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Billy,

Just as an FYI, I bought individual "replacement" plug wires from Carquest that have a 90 degree plug end and a straight dist end as follows:

7 pcs ea P/N BCW 7222 @ $2.99ea

1 pc ea (for cyl #8) BCW 7226 @ 3.39ea

10 pcs EC -ST25 dist end contacts w/ long ctr pin

I cut 1/2" off the 90 degree plug end rubber so the would make proper contact under the engine cover, and I shortened the wires @ the dist end to match the origional length, and installed the new brass contacts. Total cost w/ tax was $28.16 and I had enough spare wire off of number 5 or maybe 6 cylinder to take the 2 spare ends and make a new coil to dist lead. Total time involved was less than an hour.

Best regards,

Mike in colorado

:D:D:D

Hopefully the black wires had a copper wire in them, and not the modern stuff that just doesn't carry the juice like copper, leading to misfiring, and a real mess.

Cliff

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My friend and I dropped the pan on my '40 Limited, it too had the sludge on the bottom, and the oil pickup was stuck in it. But I had been driving the car and it did maintain oil pressure. We cleaned out the entire pan, and then cleaned the bottom of the engine. That was at about 68,000 miles. The odometer has been working on and off over the years, but I guess it now has over 80,000 miles on it. It smokes a bit under acceleration, but not bad. At this rate, I think it will easily go 100,000 miles. And I am 99.999 % sure the engine is all original and has not been rebuilt.

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I was reading around today and this question came to mind...Is my dash supposed to be woodgrained? I read on one site that only the Centuries and up were, and my original dash had some decent spots that do not appear to have been that way, but I see that some restored Specials that do have it done.

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I've seen plenty of Specials online that are woodgrained. Including some original ones. My father has done a reasonable job of woodgraining the coupe.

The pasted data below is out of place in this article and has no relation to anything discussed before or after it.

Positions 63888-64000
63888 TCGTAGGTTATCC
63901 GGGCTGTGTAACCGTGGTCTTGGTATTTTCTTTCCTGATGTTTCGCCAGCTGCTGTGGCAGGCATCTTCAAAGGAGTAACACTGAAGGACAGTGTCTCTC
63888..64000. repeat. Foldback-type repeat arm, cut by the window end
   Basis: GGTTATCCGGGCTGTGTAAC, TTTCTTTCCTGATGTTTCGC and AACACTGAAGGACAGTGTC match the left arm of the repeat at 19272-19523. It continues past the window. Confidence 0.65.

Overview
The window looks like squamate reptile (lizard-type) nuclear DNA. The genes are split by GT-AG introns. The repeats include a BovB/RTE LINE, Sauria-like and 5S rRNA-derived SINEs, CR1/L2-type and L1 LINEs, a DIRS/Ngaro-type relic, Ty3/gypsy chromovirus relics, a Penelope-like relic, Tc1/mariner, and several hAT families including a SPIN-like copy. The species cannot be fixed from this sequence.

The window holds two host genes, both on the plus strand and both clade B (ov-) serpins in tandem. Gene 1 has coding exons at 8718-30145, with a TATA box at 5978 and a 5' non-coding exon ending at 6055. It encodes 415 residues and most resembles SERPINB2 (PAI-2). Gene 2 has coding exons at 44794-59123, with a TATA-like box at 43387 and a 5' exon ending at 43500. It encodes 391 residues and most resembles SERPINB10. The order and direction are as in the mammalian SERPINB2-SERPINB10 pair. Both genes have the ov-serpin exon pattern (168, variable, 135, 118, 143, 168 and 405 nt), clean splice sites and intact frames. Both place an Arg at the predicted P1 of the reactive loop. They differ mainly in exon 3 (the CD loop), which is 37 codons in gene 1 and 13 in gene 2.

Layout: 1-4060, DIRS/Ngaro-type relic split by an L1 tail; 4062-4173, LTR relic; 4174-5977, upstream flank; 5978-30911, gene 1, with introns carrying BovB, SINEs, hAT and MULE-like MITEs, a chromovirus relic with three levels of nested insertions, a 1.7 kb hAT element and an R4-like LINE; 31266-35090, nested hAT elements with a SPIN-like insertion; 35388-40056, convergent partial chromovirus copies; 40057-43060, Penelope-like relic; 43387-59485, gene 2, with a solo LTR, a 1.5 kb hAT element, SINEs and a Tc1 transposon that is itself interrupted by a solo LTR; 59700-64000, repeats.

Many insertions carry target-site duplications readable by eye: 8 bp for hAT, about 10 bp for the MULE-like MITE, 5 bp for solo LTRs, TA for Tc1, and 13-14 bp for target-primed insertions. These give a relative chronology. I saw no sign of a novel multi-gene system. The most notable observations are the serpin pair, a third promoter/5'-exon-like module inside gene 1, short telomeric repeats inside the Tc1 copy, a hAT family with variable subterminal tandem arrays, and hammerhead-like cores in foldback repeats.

n1180632791_30314997_7878.jpg

He's turned down quite a lot of work. But he is helping a very nice chap with his woodgraining here in Christchurch. Trouble is, earthquakes keep getting in the way!

Cheers

Grant

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  • 3 weeks later...

any thoughts as to the originality of this engine:

Buick | eBay

It has the Buick 8 decal on both sides of the valve cover? I've never seen that before. Looks like the fan is not painted, and the transmission is painted black. I'm not looking for mine to be 100% correct, but 90% would be nice :)

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Billy,

I've never seen a decal on both sides of the rocker cover before and every fan blade I've seen was black.

He says it's "all original"! It looks to be the correct engine and parts (except for the spark plug cover). It doesn't look to be in "original" condition, it looks like the engine has been repainted as has most everything else in the engine bay area.

The bloke says "Black is one of the easiest colors to touch up". That doesn't sound right although I'm not a paint expert.

Danny

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  • 2 weeks later...

alright, here's another question...

Does anyone know how much to torque the head bolts? It says to use a 9 inch wrench and one hand in the manual. Any idea how that measures?

Also, do I need to put any special sealer other than the typical head gasket?

Thanks again folks!